Some members of the defense community welcomed the announcement that Marillyn Hewson will become president and CEO of Lockheed Martin next year after Christopher Kubasik resigned after an ethics investigation found he had a "close personal relationship" with a subordinate employee.
“I think Lockheed comes out of this surprise in better shape than it went in,” Loren Thompson, chief operating officer of the Lexington Institute, and consultant to the defense giant and many of its competitors, told National Journal. “It has proven that it has a strong ethical culture. Secondly, Hewson is probably better suited to the CEO’s job than the person who was removed. There are too many people in the defense industry that are ego-driven, and Hewson is the exact opposite. She’s tough but she’s always nice and she listens. That’s what Lockheed Martin needs.
“The last several years have been pretty stressful for their relationship with the government customer, particularly on the F-35 fighter [jet],” Thompson continued. “They need a CEO who can mend the relationship and get along with all the players in the Pentagon.”
Kubasik on Friday left his role as vice chairman, president and chief operating officer. He was due to succeed Lockheed's outgoing chairman and CEO, Robert Stevens, on Jan. 1. Hewson, 58, was already due for a big promotion to fill Kubasik’s current role next year—now she will take his place until the end of the year when she transitions to become CEO. Hewson has been at Lockheed Martin for about three decades, serving as executive vice president of the Electronic Systems business area for nearly three years.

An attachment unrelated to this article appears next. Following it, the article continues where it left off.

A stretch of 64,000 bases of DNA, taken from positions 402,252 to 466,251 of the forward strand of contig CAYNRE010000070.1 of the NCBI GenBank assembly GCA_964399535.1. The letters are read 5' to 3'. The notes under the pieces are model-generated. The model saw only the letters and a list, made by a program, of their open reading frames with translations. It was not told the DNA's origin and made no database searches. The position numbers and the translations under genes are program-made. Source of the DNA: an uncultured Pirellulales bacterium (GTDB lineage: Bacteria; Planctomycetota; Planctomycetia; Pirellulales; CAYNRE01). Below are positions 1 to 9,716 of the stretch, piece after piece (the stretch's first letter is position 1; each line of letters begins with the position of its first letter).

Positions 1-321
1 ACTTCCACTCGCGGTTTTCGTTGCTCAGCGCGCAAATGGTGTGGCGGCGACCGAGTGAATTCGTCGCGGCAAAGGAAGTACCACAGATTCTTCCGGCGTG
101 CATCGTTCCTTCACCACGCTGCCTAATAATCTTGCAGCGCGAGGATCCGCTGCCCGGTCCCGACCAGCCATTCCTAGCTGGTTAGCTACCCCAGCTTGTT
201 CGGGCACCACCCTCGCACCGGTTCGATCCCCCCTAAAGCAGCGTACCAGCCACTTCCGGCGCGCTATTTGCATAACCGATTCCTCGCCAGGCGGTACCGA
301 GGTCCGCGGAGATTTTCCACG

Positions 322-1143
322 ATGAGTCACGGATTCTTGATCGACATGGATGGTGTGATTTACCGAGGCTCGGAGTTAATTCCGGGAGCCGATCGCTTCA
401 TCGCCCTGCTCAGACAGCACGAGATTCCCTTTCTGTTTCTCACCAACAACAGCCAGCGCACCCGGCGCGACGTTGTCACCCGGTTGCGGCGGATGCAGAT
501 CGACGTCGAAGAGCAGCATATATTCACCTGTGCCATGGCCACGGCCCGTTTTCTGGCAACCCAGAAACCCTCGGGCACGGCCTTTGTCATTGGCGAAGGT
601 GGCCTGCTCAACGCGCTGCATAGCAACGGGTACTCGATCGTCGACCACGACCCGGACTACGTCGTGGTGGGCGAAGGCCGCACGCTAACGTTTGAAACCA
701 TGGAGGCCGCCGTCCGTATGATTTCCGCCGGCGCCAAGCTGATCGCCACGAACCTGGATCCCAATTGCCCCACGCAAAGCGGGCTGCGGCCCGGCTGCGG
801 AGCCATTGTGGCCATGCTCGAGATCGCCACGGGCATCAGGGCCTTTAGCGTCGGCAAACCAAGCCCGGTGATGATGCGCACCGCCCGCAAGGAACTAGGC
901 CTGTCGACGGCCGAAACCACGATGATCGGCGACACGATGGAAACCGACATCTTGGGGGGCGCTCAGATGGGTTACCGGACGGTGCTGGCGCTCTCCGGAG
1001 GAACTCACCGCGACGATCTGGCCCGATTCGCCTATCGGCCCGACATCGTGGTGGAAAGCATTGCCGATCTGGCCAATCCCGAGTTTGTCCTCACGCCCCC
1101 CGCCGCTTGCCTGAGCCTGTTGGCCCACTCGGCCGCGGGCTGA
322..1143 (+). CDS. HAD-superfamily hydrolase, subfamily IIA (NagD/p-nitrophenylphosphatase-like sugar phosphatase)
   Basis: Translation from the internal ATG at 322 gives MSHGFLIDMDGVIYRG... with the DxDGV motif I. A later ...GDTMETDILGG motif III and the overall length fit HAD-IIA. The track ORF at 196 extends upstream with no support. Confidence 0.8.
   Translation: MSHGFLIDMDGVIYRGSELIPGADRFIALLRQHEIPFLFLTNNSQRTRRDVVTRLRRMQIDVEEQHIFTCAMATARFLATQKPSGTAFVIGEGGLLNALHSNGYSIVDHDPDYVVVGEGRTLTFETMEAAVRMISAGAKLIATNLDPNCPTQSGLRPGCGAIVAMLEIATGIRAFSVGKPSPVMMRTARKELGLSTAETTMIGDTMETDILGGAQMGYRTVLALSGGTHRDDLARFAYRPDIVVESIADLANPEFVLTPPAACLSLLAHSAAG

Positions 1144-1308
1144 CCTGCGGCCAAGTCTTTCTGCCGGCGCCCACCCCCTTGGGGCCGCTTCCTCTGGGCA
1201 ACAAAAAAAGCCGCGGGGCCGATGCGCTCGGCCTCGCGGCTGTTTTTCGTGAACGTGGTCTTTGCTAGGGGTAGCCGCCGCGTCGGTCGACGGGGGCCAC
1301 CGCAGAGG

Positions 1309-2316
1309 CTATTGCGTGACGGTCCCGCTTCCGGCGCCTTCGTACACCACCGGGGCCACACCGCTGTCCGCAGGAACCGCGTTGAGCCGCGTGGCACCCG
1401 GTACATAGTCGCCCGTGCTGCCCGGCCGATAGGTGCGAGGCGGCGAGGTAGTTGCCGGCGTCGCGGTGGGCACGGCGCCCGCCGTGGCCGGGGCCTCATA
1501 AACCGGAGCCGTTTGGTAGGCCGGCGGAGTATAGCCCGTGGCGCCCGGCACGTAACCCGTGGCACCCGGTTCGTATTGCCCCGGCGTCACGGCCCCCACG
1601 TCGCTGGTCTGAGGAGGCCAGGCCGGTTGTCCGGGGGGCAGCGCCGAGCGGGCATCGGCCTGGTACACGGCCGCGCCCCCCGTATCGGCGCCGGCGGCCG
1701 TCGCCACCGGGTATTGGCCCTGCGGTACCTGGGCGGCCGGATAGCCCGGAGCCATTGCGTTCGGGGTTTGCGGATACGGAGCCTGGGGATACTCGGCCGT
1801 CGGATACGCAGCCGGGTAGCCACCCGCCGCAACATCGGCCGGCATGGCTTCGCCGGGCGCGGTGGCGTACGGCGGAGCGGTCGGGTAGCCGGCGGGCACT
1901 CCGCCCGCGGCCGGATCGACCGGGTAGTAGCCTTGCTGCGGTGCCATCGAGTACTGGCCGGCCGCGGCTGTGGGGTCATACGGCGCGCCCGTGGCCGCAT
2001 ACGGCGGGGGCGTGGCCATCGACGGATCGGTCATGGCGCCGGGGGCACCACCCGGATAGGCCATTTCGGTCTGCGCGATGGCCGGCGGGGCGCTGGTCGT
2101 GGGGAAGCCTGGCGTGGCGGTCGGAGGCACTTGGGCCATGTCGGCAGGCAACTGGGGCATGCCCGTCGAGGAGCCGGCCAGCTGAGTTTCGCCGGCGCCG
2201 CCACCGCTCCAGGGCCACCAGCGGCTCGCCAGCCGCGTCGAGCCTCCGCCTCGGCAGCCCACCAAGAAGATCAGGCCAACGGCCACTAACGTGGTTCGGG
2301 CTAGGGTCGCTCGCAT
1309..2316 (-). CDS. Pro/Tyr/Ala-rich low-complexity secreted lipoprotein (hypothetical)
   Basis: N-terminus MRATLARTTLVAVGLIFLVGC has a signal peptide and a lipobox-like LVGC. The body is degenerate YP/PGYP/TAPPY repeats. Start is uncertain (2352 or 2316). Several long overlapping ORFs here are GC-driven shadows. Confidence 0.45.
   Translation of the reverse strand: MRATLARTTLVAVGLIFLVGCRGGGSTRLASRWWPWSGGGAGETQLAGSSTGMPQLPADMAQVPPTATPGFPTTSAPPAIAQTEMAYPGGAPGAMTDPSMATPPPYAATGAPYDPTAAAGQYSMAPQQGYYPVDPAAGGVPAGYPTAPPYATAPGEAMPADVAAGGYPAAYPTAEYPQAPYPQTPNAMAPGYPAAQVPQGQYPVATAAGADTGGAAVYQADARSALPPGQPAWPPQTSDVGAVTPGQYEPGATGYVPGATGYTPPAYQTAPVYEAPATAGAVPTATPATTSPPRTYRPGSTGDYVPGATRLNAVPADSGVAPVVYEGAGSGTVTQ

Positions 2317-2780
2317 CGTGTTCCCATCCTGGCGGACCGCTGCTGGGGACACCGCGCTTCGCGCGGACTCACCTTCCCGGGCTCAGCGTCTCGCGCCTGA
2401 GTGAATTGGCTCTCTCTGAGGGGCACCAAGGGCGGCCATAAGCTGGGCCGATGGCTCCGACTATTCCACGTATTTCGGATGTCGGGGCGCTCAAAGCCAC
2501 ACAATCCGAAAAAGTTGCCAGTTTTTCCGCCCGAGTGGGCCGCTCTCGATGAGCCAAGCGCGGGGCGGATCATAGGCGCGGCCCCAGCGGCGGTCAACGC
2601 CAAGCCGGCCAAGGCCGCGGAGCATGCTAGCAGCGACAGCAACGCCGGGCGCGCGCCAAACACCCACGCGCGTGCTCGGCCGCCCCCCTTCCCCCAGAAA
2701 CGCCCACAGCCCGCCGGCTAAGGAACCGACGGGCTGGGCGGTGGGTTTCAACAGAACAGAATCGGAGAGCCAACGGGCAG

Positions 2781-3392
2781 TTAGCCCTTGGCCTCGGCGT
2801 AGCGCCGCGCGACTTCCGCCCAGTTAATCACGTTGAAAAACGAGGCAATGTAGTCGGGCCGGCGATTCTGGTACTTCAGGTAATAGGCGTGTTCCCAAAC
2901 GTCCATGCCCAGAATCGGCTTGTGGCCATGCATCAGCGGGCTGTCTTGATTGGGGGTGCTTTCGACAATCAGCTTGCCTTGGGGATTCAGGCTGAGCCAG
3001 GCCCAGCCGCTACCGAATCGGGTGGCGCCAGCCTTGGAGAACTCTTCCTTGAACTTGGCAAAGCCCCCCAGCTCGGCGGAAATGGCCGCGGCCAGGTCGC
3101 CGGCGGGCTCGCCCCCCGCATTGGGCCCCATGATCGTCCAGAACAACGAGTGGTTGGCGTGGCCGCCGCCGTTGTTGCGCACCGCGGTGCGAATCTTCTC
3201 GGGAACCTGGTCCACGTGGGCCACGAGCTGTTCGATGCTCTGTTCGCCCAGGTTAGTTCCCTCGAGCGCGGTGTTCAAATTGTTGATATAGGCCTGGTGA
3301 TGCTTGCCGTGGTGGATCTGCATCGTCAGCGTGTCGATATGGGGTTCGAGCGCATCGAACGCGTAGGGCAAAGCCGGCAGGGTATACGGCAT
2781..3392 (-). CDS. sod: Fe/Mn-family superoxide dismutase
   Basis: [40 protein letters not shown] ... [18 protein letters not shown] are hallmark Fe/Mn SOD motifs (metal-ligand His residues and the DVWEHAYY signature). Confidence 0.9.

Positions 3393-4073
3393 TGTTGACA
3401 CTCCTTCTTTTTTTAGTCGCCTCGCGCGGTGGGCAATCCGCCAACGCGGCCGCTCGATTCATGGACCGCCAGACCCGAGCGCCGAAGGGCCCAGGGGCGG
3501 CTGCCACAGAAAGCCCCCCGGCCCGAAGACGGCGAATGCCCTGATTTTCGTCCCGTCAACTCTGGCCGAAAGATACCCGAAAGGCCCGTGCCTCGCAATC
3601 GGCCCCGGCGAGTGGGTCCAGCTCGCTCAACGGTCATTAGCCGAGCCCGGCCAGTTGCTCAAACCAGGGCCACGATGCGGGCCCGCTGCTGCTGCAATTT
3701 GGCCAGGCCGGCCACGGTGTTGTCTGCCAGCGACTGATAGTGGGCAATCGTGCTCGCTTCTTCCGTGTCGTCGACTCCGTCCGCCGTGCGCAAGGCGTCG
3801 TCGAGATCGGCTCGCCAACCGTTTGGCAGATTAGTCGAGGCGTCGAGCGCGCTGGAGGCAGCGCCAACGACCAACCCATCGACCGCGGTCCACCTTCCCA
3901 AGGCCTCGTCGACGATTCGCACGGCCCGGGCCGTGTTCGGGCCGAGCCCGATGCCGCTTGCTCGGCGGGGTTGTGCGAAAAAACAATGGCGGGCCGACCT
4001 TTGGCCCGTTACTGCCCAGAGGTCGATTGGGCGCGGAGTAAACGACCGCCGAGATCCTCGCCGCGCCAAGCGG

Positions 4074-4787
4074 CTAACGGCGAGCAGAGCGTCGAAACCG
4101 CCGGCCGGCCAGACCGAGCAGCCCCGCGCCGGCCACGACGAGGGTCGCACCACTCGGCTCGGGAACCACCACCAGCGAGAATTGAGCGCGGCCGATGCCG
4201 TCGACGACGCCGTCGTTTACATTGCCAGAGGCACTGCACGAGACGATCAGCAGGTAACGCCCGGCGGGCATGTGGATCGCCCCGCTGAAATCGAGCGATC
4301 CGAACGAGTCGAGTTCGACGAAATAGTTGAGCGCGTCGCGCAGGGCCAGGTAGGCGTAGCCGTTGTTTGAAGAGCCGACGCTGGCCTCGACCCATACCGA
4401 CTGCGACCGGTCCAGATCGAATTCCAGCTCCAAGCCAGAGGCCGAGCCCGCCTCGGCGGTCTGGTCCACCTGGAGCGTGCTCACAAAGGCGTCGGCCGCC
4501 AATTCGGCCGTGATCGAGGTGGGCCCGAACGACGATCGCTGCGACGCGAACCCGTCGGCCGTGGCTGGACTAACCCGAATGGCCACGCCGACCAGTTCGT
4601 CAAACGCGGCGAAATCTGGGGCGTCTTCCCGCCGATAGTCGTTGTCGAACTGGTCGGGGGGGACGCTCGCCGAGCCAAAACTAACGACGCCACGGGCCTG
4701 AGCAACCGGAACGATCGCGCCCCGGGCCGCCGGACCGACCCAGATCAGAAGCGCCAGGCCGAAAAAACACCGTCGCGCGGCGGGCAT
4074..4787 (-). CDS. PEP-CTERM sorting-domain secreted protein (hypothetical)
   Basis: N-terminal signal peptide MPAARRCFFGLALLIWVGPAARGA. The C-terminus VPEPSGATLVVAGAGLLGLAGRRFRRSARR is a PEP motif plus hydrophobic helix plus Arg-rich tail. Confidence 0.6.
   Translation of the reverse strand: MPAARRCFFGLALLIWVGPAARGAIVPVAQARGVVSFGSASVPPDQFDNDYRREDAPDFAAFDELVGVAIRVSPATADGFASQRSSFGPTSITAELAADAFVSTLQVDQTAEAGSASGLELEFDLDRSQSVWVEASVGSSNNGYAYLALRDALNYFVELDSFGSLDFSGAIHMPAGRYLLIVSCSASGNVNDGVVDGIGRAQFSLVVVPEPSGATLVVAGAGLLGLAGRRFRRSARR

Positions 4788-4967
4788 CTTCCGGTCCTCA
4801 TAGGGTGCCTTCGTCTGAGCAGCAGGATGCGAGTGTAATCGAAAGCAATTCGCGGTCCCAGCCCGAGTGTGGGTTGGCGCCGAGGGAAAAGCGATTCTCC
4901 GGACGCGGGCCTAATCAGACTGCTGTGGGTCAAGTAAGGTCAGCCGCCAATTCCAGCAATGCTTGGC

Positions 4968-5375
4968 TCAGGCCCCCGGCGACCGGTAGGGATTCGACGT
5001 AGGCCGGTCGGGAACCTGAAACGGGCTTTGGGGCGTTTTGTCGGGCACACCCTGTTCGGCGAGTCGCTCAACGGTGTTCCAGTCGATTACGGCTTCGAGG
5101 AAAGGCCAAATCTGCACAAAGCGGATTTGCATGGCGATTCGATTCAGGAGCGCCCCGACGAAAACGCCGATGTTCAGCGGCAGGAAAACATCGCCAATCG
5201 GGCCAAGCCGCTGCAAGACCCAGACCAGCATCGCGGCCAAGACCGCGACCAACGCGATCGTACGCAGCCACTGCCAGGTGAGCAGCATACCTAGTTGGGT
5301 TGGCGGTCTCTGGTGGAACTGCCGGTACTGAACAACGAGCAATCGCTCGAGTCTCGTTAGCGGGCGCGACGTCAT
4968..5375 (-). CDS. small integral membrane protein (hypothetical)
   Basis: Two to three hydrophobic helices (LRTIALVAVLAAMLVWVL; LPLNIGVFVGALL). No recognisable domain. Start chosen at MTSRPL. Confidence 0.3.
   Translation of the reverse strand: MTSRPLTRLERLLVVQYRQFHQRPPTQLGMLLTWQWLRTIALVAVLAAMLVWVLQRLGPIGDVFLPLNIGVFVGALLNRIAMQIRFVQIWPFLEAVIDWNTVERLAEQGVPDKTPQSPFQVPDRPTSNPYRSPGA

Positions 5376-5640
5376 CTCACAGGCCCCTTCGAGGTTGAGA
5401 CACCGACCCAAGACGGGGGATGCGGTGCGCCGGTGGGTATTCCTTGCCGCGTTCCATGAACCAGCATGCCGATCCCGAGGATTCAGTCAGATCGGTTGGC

Many of Lockheed’s senior executives are “self-made” men and women, born of modest means and worked their way up the ladder, Thompson said, describing how Stevens was born in the declining mill town of McKeesport, Pa., joined the Marines, and eventually rose to head the major defense company. “That’s true of Marillyn, too,” Thompson said. “She was born in modest circumstances and basically worked her way up by taking every assignment they gave her.” Hewson was born in Junction City, Kansas, and got her bachelor’s degree in business administration and master’s degree in economics from the University of Alabama. She also attended executive development programs at the Columbia Business School and Harvard Business School.
Lockheed’s overall strategy is to protect the programs they have already won while looking more broadly for opportunities, even beyond defense into areas like energy and cyber security, Thompson said. Hewson chairs the board of directors at Sandia Corporation, which also conducts energy research, and has a diverse range of technology business experience, which could make her a good fit.
Stevens, who is retiring, on Friday referred to Hewson in a statement as an "exceptional leader with impeccable credentials and deep knowledge of our business, customers, shareholders and employees." Stevens also said he was "deeply disappointed and saddened by Chris's actions, which have been inconsistent with our values and standards.” The other person involved in the improper relationship no longer works at Lockheed.
Appearances do matter, when your only customer is the political system, Thompson said. “The prospect of having a CEO who not only had broken the rules but was actively concealing the fact would have been troubling to anybody if they’d known.”
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